Overall, I feel like the positives far outweigh the negatives. The game, at least in my opinion, has an amazing story and an amazing cast of characters who are wonderfully voice acted. A lot of the criticism is aimed at Aiden as a character, how he is unlikable and not even close to heroic. In all honesty, it is refreshing to play as a non-heroic character, as that opportunity only comes along rarely. The game is incredibly varied, including profiles of every single NPC you will see, with a large amount of different descriptions, occupations, and even ages that lead to very few ďclonesĒ in the game. The game AI is also pretty good, leading the police and other enemies to try to box Aiden in during chases and enemies attempting to flank or force Aiden out of cover with grenades during shootouts. The soundtrack is also pretty good, if minimal, and really heightens the mood and sense of urgency during key sequences. I have not had a chance to play much of multiplayer, but having been invaded once I will say that it is an absolute thrill trying to find the person hacking you. With everything there is available to do and see, Watch Dogs is certainly a worthy buy. Whereas it may not be everything that people were hoping to see, it is still an incredible game worthy of your time. And its franchise potential is something to look forward to.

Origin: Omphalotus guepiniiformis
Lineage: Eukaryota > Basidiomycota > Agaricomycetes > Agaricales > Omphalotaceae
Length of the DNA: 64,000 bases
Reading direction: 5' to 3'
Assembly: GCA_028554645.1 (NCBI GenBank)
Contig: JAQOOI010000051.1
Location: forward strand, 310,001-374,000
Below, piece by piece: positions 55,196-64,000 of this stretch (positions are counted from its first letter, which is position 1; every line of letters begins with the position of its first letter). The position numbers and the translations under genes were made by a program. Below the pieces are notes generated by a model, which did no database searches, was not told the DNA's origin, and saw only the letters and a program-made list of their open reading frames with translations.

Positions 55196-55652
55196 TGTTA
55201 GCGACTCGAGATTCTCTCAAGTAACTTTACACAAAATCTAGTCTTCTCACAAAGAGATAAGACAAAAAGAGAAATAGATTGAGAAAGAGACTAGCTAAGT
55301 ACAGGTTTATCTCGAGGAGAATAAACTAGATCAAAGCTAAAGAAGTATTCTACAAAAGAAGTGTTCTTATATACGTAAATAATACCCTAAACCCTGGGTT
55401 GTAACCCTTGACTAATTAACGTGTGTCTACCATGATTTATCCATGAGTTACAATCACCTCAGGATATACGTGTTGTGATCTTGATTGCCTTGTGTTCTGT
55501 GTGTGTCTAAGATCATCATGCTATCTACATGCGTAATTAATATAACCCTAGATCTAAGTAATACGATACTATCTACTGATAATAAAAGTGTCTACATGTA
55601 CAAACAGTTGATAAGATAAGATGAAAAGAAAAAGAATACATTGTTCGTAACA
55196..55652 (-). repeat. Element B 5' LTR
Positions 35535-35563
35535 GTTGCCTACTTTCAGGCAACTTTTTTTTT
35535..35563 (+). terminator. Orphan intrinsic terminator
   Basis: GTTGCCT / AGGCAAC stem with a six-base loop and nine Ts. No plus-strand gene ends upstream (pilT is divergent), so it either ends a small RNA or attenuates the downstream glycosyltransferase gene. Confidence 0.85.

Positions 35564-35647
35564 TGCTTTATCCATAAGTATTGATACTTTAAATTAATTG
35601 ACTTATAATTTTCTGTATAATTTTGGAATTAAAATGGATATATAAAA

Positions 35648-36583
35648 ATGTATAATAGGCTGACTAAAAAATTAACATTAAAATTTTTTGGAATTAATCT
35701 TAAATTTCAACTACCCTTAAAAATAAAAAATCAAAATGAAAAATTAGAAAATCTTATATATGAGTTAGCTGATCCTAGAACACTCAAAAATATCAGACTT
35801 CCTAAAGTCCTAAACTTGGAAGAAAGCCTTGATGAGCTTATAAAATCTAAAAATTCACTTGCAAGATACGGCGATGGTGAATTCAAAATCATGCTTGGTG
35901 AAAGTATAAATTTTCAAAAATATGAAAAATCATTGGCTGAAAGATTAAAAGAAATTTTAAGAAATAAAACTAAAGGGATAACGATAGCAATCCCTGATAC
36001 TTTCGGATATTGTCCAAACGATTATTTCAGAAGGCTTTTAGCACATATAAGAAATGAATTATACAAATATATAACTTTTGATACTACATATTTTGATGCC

While this game was originally played by me on PS3, having played it again on PS4 I have a newfound appreciation for it. It is even better a second time around, and I feel like it will be a game that I will replay quite a few times, along with other Ubisoft games such as Assassin's Creed.

    Please try out this game. It is a blast.


    Comments 2 Comments
    1. Alwyn's Avatar
      Alwyn -
      A helpful and well-balanced review! It sounds like the features such as hacking, missions and enemy AI are well-executed. I wonder if there are mods for Watch Dogs which respond to any of the negatives (or which add ranged non-lethal weapons).
    1. TheDarkKnight's Avatar
      TheDarkKnight -
      Since I played it on PS3/PS4, mods don't matter. However, having played WD 2 lately, they did answer that prayer.